The Mark IIIA correlator system is currently operating at the U. S. Naval Observatory in Washington, D.C. in support of VLBI geodetic measurements being made by NASA, NGS, NRL, and USNO. This correlator system, developed at Haystack Observatory, is a second-generation version of the original Mark III correlator, and adds significant new capabilities such as double-speed operation, longer integration periods, and improved internal modelling.
The Mark IIIA correlator can simultaneously process up to 10 baselines of data from 5 stations. Experiments including more than 5 stations may be processed with multiple passes through the correlator. The architecture of the correlator allows a future expansion to a maximum of 16 stations. Due to a simple modular design and the low cost of required computer-support equipment, expansion is straightforward and relatively economical.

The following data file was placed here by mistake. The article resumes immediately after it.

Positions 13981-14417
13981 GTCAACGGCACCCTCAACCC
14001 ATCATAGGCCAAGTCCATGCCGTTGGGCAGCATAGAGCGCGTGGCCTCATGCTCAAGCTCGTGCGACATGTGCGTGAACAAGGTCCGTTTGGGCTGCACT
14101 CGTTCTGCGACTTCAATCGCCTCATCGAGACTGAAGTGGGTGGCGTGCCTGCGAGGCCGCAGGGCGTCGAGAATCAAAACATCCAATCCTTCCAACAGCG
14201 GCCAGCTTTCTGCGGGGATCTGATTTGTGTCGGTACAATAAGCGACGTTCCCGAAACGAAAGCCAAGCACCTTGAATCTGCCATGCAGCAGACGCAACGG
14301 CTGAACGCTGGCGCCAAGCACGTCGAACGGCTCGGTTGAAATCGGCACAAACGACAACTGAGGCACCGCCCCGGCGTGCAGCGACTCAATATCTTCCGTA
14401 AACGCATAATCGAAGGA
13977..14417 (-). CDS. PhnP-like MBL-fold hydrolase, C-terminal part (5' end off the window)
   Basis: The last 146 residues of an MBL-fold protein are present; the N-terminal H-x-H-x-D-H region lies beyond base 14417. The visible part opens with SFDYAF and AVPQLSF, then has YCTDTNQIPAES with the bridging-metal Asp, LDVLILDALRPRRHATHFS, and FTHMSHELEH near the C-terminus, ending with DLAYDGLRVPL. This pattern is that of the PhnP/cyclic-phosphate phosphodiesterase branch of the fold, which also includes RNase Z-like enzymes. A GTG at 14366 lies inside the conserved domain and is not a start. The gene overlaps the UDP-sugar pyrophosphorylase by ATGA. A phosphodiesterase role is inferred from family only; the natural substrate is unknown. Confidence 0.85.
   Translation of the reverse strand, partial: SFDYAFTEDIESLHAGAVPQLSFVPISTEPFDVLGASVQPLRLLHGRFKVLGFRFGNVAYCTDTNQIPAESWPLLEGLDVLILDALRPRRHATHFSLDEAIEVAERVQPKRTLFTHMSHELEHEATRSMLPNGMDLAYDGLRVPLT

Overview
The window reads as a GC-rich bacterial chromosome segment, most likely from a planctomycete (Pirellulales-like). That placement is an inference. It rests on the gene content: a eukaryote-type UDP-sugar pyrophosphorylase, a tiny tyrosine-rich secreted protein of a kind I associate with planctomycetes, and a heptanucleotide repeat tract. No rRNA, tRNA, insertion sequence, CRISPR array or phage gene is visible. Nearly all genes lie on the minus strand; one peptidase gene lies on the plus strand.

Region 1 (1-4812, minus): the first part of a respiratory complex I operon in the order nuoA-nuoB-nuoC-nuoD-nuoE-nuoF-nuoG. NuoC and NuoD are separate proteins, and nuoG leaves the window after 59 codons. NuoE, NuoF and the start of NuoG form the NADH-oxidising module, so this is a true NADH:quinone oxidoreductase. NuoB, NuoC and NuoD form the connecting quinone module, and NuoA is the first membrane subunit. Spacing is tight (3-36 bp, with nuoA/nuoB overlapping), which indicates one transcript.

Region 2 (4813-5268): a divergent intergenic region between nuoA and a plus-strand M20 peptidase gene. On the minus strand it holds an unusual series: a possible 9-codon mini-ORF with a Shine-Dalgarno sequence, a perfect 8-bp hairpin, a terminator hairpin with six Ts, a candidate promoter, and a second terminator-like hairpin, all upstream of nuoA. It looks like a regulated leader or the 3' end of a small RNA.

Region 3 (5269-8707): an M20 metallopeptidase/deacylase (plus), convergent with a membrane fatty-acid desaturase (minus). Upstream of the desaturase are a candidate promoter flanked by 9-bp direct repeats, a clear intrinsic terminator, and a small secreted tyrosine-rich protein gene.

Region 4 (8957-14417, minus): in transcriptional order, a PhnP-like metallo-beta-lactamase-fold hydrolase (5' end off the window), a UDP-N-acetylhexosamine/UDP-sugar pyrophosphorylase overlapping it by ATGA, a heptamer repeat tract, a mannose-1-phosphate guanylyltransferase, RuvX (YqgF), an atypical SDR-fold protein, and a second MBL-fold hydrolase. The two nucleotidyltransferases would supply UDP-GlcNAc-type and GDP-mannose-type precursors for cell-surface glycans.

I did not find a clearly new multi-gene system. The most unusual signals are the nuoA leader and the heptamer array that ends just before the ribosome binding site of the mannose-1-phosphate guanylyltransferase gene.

Although current geodetic VLBI observations are made using data from distant natural continuum radio sources, the Mark IIIA correlator was designed to also support processing of data collected from pulsars, artificial earth satellites, and from earth-orbiting antennas receiving signals from natural sources. These capabilities may be important in the future as efforts continue, for example, to tie satellite-related reference frames to current VLBI reference frames.
The design approach of the Mark IIIA correlator will be discussed, including its performance with respect to systematic and random errors which may affect geodetic VLBI data.